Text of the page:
In response to questions from Intelligence Chairman Adam Schiff, D-Calif., NSC aide Alexander Vindman said he knew without hesitation that he had to report his concerns about the July 25 call to White House lawyers. Vindman said that coming from a military culture, Trump’s request sounded more like a demand than a polite request that Ukraine could disregard.

“It was inappropriate,” Vindman said. “It was improper for the president to request, to demand an investigation into a political opponent, especially a foreign power where there is at best dubious belief that this could be an impartial investigation and that this would have significant implications if it became public knowledge.”

Vindman said that given the “power disparity” between the United States and Ukraine, it was clear that Trump’s request for investigations was more of a demand than a request.

“The culture I come from, the military culture, when a senior asks you to do something, even if it’s polite and pleasant, it’s not to be taken as a request. It’s to be taken as an order,” Vindman said. “In this case, the power disparity between the two leaders, my impression is that in order to get the White House meeting, President Zelensky would have to deliver the investigations.”

— Bart Jansen

Aide to give classified statement on Pence-Zelensky call 

At the direction of her attorney, Mike Pence aide Jennifer Williams declined to answer a question from Schiff about a Sept. 18 call between the vice president and Ukraine President Volodymyr  Zelensky.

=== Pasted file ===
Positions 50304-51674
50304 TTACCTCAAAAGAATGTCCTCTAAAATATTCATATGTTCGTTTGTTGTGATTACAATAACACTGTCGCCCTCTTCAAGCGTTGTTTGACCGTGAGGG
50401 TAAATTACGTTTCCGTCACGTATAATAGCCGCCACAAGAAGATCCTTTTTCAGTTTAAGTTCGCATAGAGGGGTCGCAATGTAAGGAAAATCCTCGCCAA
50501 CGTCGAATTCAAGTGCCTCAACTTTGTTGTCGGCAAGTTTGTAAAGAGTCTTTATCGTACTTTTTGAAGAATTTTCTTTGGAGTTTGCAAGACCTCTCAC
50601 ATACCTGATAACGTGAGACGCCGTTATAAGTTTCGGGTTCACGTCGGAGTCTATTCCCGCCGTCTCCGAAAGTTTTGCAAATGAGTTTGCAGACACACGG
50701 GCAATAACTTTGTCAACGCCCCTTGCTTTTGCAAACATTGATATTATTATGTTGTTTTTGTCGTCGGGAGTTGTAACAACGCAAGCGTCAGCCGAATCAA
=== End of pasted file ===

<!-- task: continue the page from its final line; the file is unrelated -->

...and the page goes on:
“The September 18 call is classified,” said her attorney, adding that Pence’s office had said she could not talk about it in an open setting.

Williams said she would submit a classified statement to the committee in writing about the call.

Read opening remarks:Statements from Lt. Col. Alexander Vindman and Jennifer Williams

A summary from the vice president’s office of the call said Pence commended Zelensky’s administration for “bold action to tackle corruption through legislative reforms, and offered full U.S. support for those efforts.”

— Nicholas Wu 

Vindman: ‘I was concerned by the call’

National Security Council aide Alexander Vindman told the House Intelligence Committee he reported his concerns about a July 10 meeting with Gordon Sondland, the U.S. ambassador to the European Union, and the July 25 call between Trump and Zelensky. The decorated Army soldier said he privately reported his concerns through official channels out of a sense of duty.

“I was concerned by the call,” Vindman said. “What I heard was inappropriate.”

— Bart Jansen

Williams says she found the July 25 call ‘unusual’

Jennifer Williams, a State Department official detailed to Vice President Mike Pence’s office, testified about how she found Trump’s July 25 phone call “unusual” because of the discussion of “a domestic political matter.”

“I found the July 25 phone call unusual because, in contrast to other presidential calls I had observed, it involved discussion of what appeared to be a domestic political matter,” she said.